It's the Little Things that Matter
As I said above (way, way above), one of the things that most impressed me about NIER is how integrated the main concepts were into every tiny corner of the story and world. Every piece of dialogue, every fetch sidequest, they all further the feel of the world. (As an aside, you definitely do not want to skip sidequest dialogue in this game.) Which really, is to say that they all show just how broken and twisted the world is (and depress the hell out of you). Every little character you meet seems to have their own story, and many of them inter-connect, and none of them are good. Some examples:
You can run a side-quest for an old man to find his dog. You find the dog and he is (predictably) dead. You return to the village and...the old man is dead, too. Turns out the dog was hunting for the medicine the old man needed to stay alive.
When you first make it to the junkyard, you search for the two boys' mother. You eventually find her deep in the junkyard...dead. With a man. If you follow a sidequest in Part 2, you discover that this same man was a roustabout who made his living seducing and then swindling widows and single women out of their possessions.
The entire sequence of events with the old woman at the lighthouse.
Even in places like the RE mansion, there's one hallway you'll have to walk through several times. The first time, the pictures look normal. Each subsequent time, they look slightly more evil — and they start to grow horns. Serious Dorian Gray moment. By the end they're just flat-out devils.
Suffice it to say, great care was taken to create a cohesive world. There's even, if you want to go really deep-end of the pool, something incredible in the black scrawl itself, hiding in plain sight (snagged from NeoGAF):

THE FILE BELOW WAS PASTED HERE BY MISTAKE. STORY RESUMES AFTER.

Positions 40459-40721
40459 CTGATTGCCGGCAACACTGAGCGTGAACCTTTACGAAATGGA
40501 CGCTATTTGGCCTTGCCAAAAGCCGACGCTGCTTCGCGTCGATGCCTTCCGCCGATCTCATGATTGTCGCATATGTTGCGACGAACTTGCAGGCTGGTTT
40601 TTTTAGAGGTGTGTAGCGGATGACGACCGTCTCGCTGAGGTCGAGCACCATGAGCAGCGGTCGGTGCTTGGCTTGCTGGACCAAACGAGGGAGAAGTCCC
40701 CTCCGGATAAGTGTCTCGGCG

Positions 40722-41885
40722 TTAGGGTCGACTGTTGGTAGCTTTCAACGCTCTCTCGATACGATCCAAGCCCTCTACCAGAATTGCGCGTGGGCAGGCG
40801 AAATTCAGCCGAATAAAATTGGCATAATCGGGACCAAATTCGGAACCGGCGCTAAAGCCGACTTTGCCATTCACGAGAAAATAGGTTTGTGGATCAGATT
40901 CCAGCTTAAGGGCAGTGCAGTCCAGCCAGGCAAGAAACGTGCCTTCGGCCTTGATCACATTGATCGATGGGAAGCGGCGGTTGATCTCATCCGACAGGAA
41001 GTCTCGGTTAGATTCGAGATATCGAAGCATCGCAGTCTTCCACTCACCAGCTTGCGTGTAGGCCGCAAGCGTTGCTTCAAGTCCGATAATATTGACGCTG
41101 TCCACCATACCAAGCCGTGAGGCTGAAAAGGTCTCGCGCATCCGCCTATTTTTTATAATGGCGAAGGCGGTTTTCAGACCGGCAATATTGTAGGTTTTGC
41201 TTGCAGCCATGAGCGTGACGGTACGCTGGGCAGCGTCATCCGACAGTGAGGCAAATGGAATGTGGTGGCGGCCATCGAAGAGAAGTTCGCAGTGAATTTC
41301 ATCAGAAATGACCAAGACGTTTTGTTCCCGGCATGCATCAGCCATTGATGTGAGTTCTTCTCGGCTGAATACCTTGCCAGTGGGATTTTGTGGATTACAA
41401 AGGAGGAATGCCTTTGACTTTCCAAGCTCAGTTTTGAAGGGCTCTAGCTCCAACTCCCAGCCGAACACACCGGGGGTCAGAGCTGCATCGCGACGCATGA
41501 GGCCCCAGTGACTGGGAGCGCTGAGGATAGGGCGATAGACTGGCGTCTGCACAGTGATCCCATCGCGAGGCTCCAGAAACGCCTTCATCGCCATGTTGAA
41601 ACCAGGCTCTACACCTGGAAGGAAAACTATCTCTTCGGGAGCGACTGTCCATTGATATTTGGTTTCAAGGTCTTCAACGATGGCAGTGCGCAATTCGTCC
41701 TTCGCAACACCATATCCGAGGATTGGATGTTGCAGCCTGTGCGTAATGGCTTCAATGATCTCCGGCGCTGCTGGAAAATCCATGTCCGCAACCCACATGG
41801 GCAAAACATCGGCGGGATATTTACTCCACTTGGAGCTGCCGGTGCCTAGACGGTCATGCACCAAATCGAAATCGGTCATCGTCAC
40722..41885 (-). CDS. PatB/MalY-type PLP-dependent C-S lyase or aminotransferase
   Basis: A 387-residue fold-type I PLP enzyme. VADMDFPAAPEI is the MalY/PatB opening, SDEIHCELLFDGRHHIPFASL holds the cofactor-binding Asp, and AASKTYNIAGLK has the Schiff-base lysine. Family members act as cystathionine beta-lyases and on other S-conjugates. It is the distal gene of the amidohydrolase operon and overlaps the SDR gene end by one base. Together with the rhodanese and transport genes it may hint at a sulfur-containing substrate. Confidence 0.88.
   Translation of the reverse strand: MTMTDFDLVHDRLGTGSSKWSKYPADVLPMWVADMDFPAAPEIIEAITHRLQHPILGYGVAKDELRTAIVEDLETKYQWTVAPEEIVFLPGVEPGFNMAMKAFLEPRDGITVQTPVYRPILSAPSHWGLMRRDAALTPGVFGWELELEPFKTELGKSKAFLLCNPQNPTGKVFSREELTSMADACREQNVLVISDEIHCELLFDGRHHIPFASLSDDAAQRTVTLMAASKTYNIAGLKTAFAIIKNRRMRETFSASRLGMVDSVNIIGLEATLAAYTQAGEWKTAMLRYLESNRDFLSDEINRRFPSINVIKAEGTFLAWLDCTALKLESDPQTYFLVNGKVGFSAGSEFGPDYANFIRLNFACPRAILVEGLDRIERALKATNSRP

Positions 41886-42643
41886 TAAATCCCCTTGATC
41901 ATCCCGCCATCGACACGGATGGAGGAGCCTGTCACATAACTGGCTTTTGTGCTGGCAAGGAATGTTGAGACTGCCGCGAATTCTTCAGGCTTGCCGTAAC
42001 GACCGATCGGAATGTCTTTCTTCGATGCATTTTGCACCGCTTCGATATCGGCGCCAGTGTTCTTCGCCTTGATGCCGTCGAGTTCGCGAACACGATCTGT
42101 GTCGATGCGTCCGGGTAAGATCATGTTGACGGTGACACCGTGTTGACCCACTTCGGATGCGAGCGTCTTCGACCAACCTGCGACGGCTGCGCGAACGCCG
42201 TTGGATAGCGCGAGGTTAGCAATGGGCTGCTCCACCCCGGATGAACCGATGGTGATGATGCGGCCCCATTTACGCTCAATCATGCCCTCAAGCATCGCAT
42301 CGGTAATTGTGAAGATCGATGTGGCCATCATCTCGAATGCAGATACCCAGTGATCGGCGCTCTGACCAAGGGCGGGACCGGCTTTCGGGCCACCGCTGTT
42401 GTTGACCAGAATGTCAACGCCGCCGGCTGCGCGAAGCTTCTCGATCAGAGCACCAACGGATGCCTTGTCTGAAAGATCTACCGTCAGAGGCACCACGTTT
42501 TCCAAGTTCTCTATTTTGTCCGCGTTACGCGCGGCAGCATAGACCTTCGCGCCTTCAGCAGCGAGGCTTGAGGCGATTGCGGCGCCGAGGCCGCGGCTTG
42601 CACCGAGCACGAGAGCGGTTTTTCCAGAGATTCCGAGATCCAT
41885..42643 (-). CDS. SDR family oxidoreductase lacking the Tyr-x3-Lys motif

In the opening scenes in Nier, some orange letters that look like Hebrew appear in the background, and they're used all over the game. Trying to read them as Hebrew was pretty confusing at first, because some of the letters are weird (and you have to read it from left to right), but it eventually transpired that they just borrowed the font wholesale from Heinrich Agrippa's 16th-century Angelic alphabet. Using this, you can tell that the two lines of text in the opening video say HOROBIRU SEKAI and HITO SAIGO; the first one means 'a world collapsing' and the second one is not quite grammatical but means something like 'a person's end'.
That's not the mind-blowing fact, though. The mind-blowing fact is this: Most of the text you see in the game is gibberish, including the text on the big round seal on the game's cover. The letters used in the icons above the villagers' heads indicating that they have something to say to you are also gibberish. Almost everything in the game looks like gibberish, but if you look carefully, you'll notice that both the round clock-like indicator used at the end of boss battles, and the Black Scrawl itself, only use four different letters, despite the font having many more than that.
Which four letters are they? Well, test out that font here and see for yourself. Type in A, T, G, and C (in any order you like, just be sure to use capitals) and you'll see that those letters are the Black Scrawl.
These are the initial letters of adenine, thymine, guanine, and cytosine, the four bases that make up human DNA.
When I figured this out, close to the end of the game, I was thinking, "But why would they go out of their way to make the Black Scrawl correspond to human DNA while people's speech and the rest of the text is meaningless garbage?"
Oh. So that's what this "disease" is.
The Second Time Around